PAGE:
Column Tenure shows years with the company, DistanceToHome presents kilometres between workplace and home. In Education, the level of education is marked from 1 to 5 (1 = secondary school and below, 5 = degree and above). JobMotiv, Super, and Teamwork show the rating of the organisational unit in the categories Job Motivation, Supervisory Practice, and Teamwork & Collaboration in the last EES the staff has participated in.

Analysing the Data

As the outcome variable “Left” is discrete with only two levels, left or stayed, the analysis needs a “special” set of tools. Since the limits of MS Excel with its ToolPak are easily reached with this kind of analysis, the powerful analysis and visualisation software R was deployed.

Out of all the potential factors for staff attrition, only a few turned out as significant contributors. Some myths got busted by data.

Business Travel

The amount of business travel required for the position was raised as “driver” for staff turnover. However, graphical as well as statistical analysis confirmed that this was just a myth.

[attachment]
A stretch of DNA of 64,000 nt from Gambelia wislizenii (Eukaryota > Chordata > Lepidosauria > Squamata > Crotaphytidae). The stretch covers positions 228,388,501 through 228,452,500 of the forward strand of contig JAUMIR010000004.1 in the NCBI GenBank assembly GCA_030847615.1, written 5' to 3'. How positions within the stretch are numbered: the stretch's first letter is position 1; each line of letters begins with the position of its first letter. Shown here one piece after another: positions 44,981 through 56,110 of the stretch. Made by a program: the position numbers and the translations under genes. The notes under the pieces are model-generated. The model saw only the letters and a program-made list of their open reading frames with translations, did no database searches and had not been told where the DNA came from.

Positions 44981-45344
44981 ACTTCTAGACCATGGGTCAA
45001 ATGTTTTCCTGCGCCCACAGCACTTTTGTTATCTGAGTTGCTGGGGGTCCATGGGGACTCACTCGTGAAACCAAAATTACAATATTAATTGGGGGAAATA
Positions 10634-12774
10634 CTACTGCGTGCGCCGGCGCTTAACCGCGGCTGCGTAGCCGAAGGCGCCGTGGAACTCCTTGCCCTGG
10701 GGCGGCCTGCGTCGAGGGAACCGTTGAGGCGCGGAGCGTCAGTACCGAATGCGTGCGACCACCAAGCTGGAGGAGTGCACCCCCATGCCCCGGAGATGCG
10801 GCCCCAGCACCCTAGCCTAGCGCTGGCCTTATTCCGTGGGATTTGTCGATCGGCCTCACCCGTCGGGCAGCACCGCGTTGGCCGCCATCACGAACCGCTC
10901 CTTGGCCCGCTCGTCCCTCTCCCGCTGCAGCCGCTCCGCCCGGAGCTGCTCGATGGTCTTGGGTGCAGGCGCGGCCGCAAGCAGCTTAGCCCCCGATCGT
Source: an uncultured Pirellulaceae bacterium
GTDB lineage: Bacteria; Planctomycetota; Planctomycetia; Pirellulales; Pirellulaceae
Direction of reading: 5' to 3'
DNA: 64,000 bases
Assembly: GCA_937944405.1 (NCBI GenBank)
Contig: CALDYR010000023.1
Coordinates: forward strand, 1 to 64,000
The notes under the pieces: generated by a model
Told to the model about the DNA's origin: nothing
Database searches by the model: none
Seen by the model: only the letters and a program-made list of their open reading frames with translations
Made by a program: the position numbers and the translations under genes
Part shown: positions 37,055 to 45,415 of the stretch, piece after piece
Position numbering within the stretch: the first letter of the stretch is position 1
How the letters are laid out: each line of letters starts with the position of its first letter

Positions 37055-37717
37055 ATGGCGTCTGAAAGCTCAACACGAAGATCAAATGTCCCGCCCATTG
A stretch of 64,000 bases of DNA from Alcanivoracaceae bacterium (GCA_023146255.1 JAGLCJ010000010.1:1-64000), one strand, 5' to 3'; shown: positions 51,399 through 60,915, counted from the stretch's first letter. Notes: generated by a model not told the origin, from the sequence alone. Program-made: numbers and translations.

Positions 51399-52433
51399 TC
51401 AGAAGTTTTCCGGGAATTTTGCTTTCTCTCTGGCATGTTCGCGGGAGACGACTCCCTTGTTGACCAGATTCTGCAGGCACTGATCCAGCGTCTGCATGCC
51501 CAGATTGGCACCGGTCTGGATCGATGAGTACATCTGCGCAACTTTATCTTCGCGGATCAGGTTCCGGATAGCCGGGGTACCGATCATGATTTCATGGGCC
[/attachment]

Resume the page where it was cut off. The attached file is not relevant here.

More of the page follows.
Staff Turnover by Business Travel
Organisational Units

It was mentioned a couple of times, that organisational units have a different staff turnover. This hypothesis was obvious at the plot and could be supported with statistical analysis.

Staff Turnover by Org Unit
Marital Status

During interviews with HR and with HODs, they claimed that single staff is much more likely to change job, i.e. the organisation than married staff. This graphically obvious assumption proved to be statistically true.

Training Hours

Furthermore, it was mentioned that staff may be less likely to leave if they perceive the organisation investing in them, i.e. training and developing them. The available data supported this hypothesis – although the dot plot not being very convincing.

Always combine graphical with statistical analysis. Relying on only one of them might be a mistake.

Designing a Model

After testing potential drivers for staff attrition one by one, it was necessary to combine them in a model. This way, the interaction between factors will be taken in consideration and the resulting contribution for each factor can be evaluated. For this analysis, we used R and R Studio.

For example, this model served to predict the probability of an HR staff member to leave who is 35 years old, married with 4 days of training record last year. The risk for this staff leaving was only 5%.